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Infectious Diseases Dr. Ahmed Moyed Hussein INFECTIONS
Bacterial infections of the skin, soft tissues and bones

Most infections of the skin, soft tissues and bone are caused by either staphylococci (mainly Staph. aureus) or streptococci (mainly Strep. pyogenes).

Staphylococcal infections:

Staphylococci are usually found colonizing the anterior nares and skin. Traditionally, staphylococci were divided into two groups according to their ability to produce coagulase (an enzyme that converts fibrinogen to fibrin in rabbit plasma, causing it to clot) Staph. Aureus is coagulase-positive, and most other species are coagulase negative.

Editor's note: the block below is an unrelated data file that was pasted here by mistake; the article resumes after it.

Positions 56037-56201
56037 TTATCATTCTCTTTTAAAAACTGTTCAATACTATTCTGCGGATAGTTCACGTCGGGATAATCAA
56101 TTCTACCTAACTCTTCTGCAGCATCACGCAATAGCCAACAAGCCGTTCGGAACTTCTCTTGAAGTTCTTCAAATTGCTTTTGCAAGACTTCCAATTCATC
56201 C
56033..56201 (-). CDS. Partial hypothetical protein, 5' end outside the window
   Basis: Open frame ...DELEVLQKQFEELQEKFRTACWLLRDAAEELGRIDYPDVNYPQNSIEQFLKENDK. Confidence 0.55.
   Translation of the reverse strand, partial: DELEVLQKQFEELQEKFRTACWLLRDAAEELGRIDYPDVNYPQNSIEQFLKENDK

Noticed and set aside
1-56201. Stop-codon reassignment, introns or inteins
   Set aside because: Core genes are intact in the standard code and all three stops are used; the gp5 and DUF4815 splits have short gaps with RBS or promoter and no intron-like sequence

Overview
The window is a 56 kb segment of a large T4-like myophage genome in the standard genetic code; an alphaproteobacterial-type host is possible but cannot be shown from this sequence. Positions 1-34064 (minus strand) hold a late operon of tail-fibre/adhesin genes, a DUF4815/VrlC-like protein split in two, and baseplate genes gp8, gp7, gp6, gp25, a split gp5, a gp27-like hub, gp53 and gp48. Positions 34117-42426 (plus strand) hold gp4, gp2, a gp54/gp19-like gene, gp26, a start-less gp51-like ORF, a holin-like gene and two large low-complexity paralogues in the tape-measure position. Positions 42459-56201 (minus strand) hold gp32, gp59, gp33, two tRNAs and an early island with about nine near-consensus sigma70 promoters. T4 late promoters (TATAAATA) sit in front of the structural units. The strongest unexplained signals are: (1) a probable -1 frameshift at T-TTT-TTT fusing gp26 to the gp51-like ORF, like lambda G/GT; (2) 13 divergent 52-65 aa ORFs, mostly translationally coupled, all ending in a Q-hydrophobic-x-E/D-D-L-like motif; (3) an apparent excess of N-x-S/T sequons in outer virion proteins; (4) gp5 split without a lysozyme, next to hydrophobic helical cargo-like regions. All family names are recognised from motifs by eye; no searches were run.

Staph. aureus is the main cause of staphylococcal infections. Staph. intermedius is another coagulase positive staphylococcus, which causes infection following dog bites. Among coagulase-negative organisms, Staph. epidermidis is the predominant commensal organism of the skin, and can cause severe infections in those with central venous catheters or implanted prosthetic materials.
Staphylococci are particularly dangerous if they gain access to the blood stream, having the potential to cause disease in many sites.

Skin infections:

Staphylococcal infections cause ecthyma, folliculitis, furuncles, carbuncles, bullous impetigo and the scalded skin syndrome. They may also be involved in necrotising infections of the skin and subcutaneous tissues.

Wound infections: